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charlize burstein

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Debate: Technology will eliminate the need for human employees, and the unemployment rate will increase.

Technology is an easier and faster way to get a job done. It is obvious that technology increases the profitability of companies throughout the world. So why would I hire a human rather than purchasing the technology when the costs of them are the same?

Discuss the situation where you are going to choose one of them with equal conditions (conditions means the costs and several types of expenses).

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    Nov 22 2012: Technology has created very dumb and enslaving jobs. It began with agriculture and got worse with the age of industry. So a member of the most outstandingly creative species on this planet can be witnessed to sign a 30 year contract for a job that requires half a dung beetle's brain.
    This is the self-perpetrated crime against humanity civilizations are responsible of.

    But if technology is the poison, it is also the cure. Boring jobs will eventually disappear. Where I live, it's hard to find a job similar to that of Charlie Chaplin in Modern Times. Not just because someone in Bangladesh has it covered, but because brainless tasks have become automated, as they ethically should.
    To get rid of dumb jobs you need technology. You need innovation. And this is the future of employment : jobs that contribute to the effort of killing stupid jobs.

    ps : everyone on earth was unemployed before the presence of technology. Technology creates jobs, period.
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      Nov 23 2012: 'ps : everyone on earth was unemployed before the presence of technology. Technology creates jobs, period.'

      But this is no answer to the original question. It is not asked if technology creates jobs, it is asked, if this technology which creates jobs is going to 'eliminate the need for human employees'.

      Would you share your view on this aspect?

      And what do you think about jobs which do not require 'Charlie Chaplin' style 'dumb people' but also those which require high skills, education and creativity?

      In chess technology already managed to outrun our human grand masters. And what will happen to employees when the first 'intelligent and creative' robots become available and this at a price of a fraction of long term human employment?

      For example, some very high skilled, trained and 'intuitive' people - jetfighter pilots - are becoming already and also in another way an endangered species by Drones.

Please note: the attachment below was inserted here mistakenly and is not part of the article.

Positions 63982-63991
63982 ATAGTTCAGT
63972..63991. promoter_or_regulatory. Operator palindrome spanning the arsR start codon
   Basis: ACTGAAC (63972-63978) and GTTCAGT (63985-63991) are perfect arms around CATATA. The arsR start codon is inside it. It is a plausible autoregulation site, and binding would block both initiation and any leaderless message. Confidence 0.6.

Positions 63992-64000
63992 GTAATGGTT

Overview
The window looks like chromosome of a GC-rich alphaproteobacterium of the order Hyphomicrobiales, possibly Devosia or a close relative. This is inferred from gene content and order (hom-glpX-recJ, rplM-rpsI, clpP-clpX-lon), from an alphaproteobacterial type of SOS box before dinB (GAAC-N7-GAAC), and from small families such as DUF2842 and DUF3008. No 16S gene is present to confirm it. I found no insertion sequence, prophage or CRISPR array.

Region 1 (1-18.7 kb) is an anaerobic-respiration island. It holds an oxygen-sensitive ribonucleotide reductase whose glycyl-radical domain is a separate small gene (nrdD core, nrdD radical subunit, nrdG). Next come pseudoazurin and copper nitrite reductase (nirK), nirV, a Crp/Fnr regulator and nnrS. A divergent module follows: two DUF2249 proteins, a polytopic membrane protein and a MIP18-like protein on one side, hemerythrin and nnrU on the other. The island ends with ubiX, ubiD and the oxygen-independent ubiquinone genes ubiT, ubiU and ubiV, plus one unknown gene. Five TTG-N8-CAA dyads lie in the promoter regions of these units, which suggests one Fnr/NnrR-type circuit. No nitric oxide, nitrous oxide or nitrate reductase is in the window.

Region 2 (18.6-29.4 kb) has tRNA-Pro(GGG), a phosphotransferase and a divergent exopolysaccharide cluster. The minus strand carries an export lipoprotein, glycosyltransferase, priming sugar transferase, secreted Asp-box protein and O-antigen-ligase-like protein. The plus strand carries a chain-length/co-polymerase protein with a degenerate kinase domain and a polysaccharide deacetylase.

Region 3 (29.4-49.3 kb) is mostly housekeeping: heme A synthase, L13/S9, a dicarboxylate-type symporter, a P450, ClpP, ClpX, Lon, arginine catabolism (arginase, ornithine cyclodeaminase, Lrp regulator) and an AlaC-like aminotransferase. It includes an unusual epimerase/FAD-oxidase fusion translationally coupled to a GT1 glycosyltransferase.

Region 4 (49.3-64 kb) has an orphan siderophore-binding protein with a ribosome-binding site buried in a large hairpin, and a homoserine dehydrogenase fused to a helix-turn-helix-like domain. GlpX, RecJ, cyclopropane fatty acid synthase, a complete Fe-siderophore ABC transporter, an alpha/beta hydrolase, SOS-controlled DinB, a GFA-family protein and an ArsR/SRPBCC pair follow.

Any geek would be able to play those 'games' without dealing with any g-forces, stress and fear. And the military is already working on autonomous systems to replace even those geeks at one day.

      What do we do with all the people who will, sooner or later, have no alternative jobs to earn their living?

      The scope of this questions goes way beyond 'dumb and enslaving jobs' as technology will not stop there and so will the economy...
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        Nov 23 2012: Don't stop there. What are people, in the end, but bits and pieces of machinery that technology could easily mimick?
        What then, when technology allows you to build people?
        With everything available all around you for nothing. With machines willing to pick up anything you dropped on the floor, you'd still want to get busy at something. People nowadays might call it recreation, but in the future, people's jobs might be playing videogames with virtual salaries, just useless scores. Or people might work on their TEDcred.
        Wealth and employment are drifting away from each other.
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          Nov 23 2012: 'Wealth and employment are drifting away from each other.'

          Yes, but for this I don't even need any advanced technology. What is your opinion on this your statement? Is this ok for you? Do you mind? Could you be affected by it? Are you affected by it already?

          What can this 'virtual salarie' buy? Food, clothes, housing, energy? Or just 'upgrade items' for my videogame avatar?

          Access to basic needs is wealth to me, what is it in your scenario?

          I have no trouble to picture your idea of this 'bright future', what trobles me is the process of transition to finally get there. The current system does not lead to it and it uses technology for its own simple 'greed' mechanism only. So how do you get to your point in time without poverty of the masses, without hunger, starvation and even more wars for resources?

          Technology still is our tool, not our master, so how do we use it wisely? Any suggestions?
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        Nov 23 2012: "So how do you get to your point in time without poverty of the masses, without hunger, starvation and even more wars for resources?"